To begin the program, the Atlanta Band played a variety of
patriotic songs followed by the Atlanta Boy Scouts leading the
Pledge of Allegiance.
Bill Thomas then gave welcoming remarks recognizing those who served
in the armed forces of country who are still living and paying
tribute to the veterans who gave their lives in service to our
country. Thomas said, "We owe them a great debt. We owe them our
freedom, our liberty, and the preservation of our country."
To officially begin the ceremony, Paul Eckert gave an opening prayer
thanking God for "our comrades and our sisters who have laid down
their lives in the service of our country."
Eckert prayed that those who gave their lives would "rest in peace"
and the "good work of seeking justice for the oppressed and peace
for all mankind be rewarded with success that their sacrifices shall
not have been in vain."
Young Atlanta resident Grace Small then read the Gettysburg Address
to mark the special occasion.
The keynote address was given by veteran Robbie Bell, who entered
the service in September 1980. Bell served in the Navy, then the
Army, the National Guard, and finally, the Naval Reserves, retiring
Bell said, "Today is not about me. It's not about the Color Guard
guys you see in the Legion uniforms. It's not about the veterans you
see in the stands. This is about those who gave the last measure of
Bell said Memorial day is "to honor those who have fallen in battle
or as a result of wounds which they received in battle."
Bell said Memorial Day was originally called Decoration Day and
started after the Civil War when families decorated the graves of
both Union and Confederate Soldiers. Congress declared Memorial Day
a holiday in 1968.
Bell said, "Today is a day set aside to remember our service men and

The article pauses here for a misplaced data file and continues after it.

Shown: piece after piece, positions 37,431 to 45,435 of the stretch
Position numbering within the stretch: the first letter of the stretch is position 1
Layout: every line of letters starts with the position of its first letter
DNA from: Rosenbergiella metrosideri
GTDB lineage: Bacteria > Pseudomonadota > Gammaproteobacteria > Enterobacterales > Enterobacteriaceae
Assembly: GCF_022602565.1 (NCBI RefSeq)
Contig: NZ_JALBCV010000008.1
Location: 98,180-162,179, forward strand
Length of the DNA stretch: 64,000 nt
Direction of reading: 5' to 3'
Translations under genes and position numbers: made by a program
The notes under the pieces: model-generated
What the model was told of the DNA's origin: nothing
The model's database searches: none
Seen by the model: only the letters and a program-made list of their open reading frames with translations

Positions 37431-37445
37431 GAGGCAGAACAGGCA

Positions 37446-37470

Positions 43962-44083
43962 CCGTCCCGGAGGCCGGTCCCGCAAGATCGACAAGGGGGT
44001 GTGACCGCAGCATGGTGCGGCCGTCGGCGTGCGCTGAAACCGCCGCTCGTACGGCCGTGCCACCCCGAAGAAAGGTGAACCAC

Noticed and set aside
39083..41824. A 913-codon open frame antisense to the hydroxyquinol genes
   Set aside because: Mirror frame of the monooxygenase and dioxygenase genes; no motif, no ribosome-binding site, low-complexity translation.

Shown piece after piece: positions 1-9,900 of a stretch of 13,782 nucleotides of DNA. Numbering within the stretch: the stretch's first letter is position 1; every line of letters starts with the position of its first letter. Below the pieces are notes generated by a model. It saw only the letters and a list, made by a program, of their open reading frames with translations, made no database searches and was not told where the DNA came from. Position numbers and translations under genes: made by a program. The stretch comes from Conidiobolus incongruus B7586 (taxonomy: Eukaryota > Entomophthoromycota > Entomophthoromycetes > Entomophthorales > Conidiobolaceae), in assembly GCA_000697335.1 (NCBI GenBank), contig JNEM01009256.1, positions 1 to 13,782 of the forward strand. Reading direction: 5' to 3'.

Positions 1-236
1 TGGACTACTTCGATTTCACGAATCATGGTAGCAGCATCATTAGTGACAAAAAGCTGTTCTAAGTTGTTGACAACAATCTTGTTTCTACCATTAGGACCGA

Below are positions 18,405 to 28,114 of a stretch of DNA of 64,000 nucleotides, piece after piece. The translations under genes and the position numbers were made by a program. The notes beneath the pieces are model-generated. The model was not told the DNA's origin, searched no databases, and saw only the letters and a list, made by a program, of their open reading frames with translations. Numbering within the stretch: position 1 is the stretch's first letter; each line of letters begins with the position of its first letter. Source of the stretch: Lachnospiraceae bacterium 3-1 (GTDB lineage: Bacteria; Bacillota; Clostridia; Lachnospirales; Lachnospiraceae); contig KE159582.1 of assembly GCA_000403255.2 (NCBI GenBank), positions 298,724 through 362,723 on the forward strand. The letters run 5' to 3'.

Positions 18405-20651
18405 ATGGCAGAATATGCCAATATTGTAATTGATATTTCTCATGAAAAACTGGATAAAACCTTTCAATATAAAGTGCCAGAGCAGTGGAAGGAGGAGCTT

women who paid the ultimate price." He said it is important to teach
children about the meaning of the day so they can show proper
Bell said those who take children on the walk of remembrance at the
cemetery should have the children look at the graves with the flags
and explain to them what the flags are about.
Bell had people call out names of those who died in combat or as a
result of their injuries and asked God to bless each of the fallen
and their families.
He closed by reading a letter from Abraham Lincoln to Mrs. Bixby, a
woman who lost several children in the Civil War.
In the letter Lincoln said, "I have been shown in the files of the
War Department a statement of the Adjutant General of Massachusetts
that you are the mother of five sons who have died gloriously on the
field of battle."
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Lincoln said, "I feel how weak and fruitless must be any word of mine which
should attempt to beguile you from the grief of a loss so overwhelming. But I
cannot refrain from tendering you the consolation that may be found in the
thanks of the Republic they died to save."
Lincoln closed the letter by saying, "I pray that our Heavenly Father may
assuage the anguish of your bereavement, and leave you only the cherished memory
of the loved and lost, and the solemn pride that must be yours to have laid so
costly a sacrifice upon the altar of freedom."
Following Bell's address, women of the Gresham-Crutchley Unit #341 Auxiliary
provided a floral tribute to veterans of all wars. As a tribute to each of the
wars was read, one of the auxiliary members placed a flower on a wreath.
Thomas next asked veterans of various wars to line up on the steps of the
Atlanta Public Library. Eighteen veterans represented the town, having fought in
Desert Storm, the Vietnam War, the Korean Conflict, and World War II.
Thomas said, "On behalf of everyone present, we wish to recognize your service
to our country and thank you."
Paul Eckert led everyone in the National Anthem, then a closing prayer thanking
God for the day's special blessings and consolation for those recently bereaved.
Men of the Gresham-Crutchley Unit #341 Honor Guard closed out the ceremony with
an honor guard salute followed by "Taps."
Other events of the day included a performance by dancers and cloggers from
Audra Turley's studio and lunch served at the firehouse by the American Legion.
After the performance, the fire department took two groups of children out to
the Atlanta Cemetery for a Walk of Remembrance. As the adults told them about
the meaning of the day, children placed flowers on graves around the cemetery.